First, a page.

Birds and More | All Blogs


By Nic.Korte

I was lying awake a recent night. As I often do, I thought about potential topics for this blog. It occurred to me that most people have a favorite bird. Edward Abbey famously preferred vultures. I can think of other folks who prefer fried chicken.
So, what’s your favorite bird in Western Colorado? I suspect it won’t be a Magpie—probably the most conspicuous bird in our area. Colorado citizens have shown so much love for magpies that they have been the subject of bounties and even used in racial slurs. 

(Black-billed Magpie by Jackson Trappett)

How about the state bird, the Lark Bunting? Well, although common on the Eastern Plains of our state, they are rare in Western Colorado and were supposedly selected as the state bird only because the males are black and white which saved printing costs for stationary and brochures. (Our lawmakers haven’t changed very much, have they?) 

(Lark Bunting by Jackson Trappett)

Many people love hummingbirds, but here it is, early October; any additional sightings in 2015 can be considered unusual. Most don’t even arrive until May. I suggest your favorite Western Colorado bird ought to live here more than three or four months. By that criteria, I’ve now ruled out the beautiful Western Tanager and most of the warblers. (Only a few winter-drab Yellow-rumped Warblers spend the winter in Western Colorado).

How about ducks? There are many beautiful ducks. At least, they are about to be beautiful. They molt into a dull brown after breeding and are drab brown until late fall. Many can’t even fly during this period. So, ducks don’t make good candidates either.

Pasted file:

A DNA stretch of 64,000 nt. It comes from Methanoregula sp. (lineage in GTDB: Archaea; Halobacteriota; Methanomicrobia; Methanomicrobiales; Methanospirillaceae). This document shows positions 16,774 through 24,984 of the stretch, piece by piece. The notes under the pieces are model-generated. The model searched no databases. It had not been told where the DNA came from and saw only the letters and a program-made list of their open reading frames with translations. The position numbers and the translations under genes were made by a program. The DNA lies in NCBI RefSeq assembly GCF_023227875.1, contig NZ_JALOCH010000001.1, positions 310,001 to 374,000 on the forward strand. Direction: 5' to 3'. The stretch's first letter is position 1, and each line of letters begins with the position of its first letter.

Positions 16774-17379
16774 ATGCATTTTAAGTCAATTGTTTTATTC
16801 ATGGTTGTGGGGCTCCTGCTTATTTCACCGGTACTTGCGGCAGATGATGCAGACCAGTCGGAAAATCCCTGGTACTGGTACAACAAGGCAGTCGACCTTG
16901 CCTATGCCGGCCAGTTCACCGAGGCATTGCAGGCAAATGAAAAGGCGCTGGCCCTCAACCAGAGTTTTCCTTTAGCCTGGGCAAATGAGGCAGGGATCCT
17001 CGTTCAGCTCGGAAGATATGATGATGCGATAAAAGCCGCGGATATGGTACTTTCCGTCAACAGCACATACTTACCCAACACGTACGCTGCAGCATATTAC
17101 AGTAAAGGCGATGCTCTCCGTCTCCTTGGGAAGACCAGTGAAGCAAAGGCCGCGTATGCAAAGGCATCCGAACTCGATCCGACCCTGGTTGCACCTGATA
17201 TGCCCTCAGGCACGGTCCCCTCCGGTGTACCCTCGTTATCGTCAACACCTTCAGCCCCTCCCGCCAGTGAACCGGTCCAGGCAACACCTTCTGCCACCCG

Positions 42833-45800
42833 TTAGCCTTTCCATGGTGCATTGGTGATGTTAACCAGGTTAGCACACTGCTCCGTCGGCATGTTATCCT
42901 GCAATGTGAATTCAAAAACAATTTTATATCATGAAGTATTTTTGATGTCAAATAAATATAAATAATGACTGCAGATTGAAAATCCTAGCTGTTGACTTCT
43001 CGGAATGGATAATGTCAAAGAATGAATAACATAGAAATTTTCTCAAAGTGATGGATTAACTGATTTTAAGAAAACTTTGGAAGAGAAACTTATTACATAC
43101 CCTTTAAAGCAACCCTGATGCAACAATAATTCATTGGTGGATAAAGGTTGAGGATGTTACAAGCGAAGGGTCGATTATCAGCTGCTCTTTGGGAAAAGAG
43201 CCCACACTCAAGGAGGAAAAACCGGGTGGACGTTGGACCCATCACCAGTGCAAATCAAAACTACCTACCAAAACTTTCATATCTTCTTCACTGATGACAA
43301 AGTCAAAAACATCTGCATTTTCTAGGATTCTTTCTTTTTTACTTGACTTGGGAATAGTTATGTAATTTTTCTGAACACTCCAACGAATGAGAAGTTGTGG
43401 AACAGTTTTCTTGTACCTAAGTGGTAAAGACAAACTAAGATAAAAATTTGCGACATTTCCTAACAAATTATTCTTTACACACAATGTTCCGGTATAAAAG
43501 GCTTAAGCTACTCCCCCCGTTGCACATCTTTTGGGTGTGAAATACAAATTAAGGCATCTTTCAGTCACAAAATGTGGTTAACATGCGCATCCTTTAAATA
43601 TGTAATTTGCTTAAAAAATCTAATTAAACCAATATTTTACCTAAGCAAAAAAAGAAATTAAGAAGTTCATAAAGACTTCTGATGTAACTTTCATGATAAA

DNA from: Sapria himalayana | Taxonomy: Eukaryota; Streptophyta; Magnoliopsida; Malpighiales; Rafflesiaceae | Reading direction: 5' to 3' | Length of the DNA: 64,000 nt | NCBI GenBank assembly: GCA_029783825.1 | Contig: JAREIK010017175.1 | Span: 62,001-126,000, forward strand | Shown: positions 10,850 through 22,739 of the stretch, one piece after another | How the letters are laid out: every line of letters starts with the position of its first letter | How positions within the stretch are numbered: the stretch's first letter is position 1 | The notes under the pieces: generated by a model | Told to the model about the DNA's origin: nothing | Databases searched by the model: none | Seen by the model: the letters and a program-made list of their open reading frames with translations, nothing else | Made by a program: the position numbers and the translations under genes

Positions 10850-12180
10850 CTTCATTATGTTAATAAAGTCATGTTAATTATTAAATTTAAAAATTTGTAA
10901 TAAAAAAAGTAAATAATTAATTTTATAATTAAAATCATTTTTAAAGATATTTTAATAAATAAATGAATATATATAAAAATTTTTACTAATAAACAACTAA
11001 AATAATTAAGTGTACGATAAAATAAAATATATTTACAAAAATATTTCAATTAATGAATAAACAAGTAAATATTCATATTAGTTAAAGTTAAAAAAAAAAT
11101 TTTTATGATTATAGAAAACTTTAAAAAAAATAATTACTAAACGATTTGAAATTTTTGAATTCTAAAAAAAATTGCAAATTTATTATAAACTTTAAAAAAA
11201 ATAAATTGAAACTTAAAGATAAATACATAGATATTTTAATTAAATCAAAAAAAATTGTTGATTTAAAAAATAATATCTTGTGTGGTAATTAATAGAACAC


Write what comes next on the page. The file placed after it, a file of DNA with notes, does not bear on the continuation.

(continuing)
My personal favorite is the Western Screech-owl ( Some have referred to it as the Grand Valley’s “signature bird.” The downside is they are nocturnal. We have been introducing more and more valley residents to them, but a bird that is only active in the dark seems an unlikely choice.

Our year-around residents include Black-capped Chickadees, American Robins, Bald Eagles, and several species of woodpecker, but all of these are more representative and more common in other parts of the country.

I know! The local Audubon Society! They should have an opinion on Western Colorado’s favorite bird. Grand Valley Audubon Society was formed in the 1950s in my pre-school days. The founders developed a newsletter and named it the Chukar Chatter. Chukars are a very interesting species. They are year-around residents and seem to be uniquely adapted to the harsh high desert environment near Grand Junction. But—and it is a big “BUT”—Chukars are not natives. They are natives of Eurasia and were supposedly introduced to the US from Pakistan. 

(Chukar by  Jackson Trapett)

I conclude there is no perfect candidate. Hmm, sounds like the presidential election.

This post provided by Nic Korte, Grand Valley Audubon Society. Send questions/comments to [To learn more and to participate in the activities of Grand Valley Audubon (and to read the latest Chukar Chatter), please see our website at and “like” us on Facebook!]